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‘We don’t honour them enough’ — Okmalumkoolkat pens heartfelt tribute to DJ Dimplez

09 March 2022 - 06:00 By Constance Gaanakgomo
The rapper said it hurt him that he had to write a tribute post for a brother he just saw a few days ago at Riky Rick's memorial.
The rapper said it hurt him that he had to write a tribute post for a brother he just saw a few days ago at Riky Rick's memorial.
Image: Instagram/ Okmalumkoolkat

Rapper Okmalumkoolkat has penned a lengthy heartfelt tribute to late hip hop DJ Dimplez — a man he feels gave his life to the craft.

The rapper remembered Dimplez's contribution to the hip hop industry and in his career in the early 2000s.

Taking to Instagram recently, the Amalobolo hitmaker said Dimplez was a legend and also one of the “pioneers in the event scene”, mentioning the legendary DJ's brainchild Pop Bottles.

He poured his heart out about his lessons he learnt from Dimplez.

“I personally learnt a lot about how to see your vision through, from watching him and his team pull off those events and how they sold and marketed the brand, and got other brands involved was genius as well. I have definitely come to realise that the industry we are in, which is one that we have created in SA, is always quick to move on onto the new, and we don’t pay enough respect to people that literally gave their lives to the game. We don’t honour them enough, while they are still alive.”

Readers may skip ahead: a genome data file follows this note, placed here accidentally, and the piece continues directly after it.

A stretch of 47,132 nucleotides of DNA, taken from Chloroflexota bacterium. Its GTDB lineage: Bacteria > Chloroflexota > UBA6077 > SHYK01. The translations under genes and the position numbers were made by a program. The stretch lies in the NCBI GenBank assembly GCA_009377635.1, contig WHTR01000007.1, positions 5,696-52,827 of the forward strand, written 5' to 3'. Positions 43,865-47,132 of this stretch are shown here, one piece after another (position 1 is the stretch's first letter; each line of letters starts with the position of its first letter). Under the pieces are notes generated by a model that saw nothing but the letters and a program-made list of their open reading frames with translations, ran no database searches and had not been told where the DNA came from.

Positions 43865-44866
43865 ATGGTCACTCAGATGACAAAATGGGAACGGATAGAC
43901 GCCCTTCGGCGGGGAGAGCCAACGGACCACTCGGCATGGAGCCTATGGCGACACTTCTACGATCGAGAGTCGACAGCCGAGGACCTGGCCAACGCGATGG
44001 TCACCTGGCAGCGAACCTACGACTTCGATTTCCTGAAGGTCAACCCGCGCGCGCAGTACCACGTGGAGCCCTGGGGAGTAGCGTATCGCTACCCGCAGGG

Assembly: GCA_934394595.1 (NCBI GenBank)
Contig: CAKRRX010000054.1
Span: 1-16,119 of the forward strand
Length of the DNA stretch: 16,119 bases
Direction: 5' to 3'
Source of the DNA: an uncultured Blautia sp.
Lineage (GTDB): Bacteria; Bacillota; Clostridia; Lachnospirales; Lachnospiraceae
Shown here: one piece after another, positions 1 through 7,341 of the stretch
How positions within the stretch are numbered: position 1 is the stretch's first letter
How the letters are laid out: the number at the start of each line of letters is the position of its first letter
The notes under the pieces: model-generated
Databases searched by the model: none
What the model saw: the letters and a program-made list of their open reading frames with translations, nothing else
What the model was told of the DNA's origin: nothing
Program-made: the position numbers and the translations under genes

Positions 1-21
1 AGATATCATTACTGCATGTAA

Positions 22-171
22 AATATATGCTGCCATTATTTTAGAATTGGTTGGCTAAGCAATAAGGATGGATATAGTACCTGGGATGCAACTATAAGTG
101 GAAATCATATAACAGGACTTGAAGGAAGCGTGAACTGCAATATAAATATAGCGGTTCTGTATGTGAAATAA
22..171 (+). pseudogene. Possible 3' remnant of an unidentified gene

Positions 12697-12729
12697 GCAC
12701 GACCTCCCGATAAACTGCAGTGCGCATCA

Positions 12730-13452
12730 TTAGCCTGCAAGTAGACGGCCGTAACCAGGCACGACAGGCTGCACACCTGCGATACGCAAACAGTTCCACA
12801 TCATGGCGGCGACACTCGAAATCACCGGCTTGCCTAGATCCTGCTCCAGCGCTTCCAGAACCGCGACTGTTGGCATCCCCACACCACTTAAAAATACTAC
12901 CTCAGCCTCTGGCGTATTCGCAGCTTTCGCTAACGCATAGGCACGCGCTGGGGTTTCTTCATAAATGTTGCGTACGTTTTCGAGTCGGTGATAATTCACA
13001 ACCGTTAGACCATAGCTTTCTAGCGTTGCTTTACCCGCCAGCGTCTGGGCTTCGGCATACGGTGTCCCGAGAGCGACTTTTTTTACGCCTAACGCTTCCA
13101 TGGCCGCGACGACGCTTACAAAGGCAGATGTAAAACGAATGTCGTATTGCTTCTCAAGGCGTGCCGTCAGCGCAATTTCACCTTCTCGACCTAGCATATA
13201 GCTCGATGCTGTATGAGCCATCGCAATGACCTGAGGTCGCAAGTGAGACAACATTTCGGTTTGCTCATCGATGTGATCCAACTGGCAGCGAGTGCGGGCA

The family of the DJ confirmed the news of his death and revealed he suffered from a brain haemorrhage that took his life on Sunday.  

Okmalumkoolkat called for more spaces to be created where people can be celebrated. 

“We write heartfelt RIP posts like these because there are no platforms where people are celebrated. We mirror a lot from the American industry but we haven’t learnt about how they always fighting to keep their heritage intact, and passing down stories (an African tradition) and making sure they control and tell their own narrative. We haven’t learnt this part and applied it. We are a very small country but we are still pretty much segregated in thinking. I mean, diversity is good, but how is it good and fair to not even know how to greet in my language / or at least know the biggest Maskandi artist, even if you are from the burbs and you only listen to Hip-Hop. ”

Read the full post here


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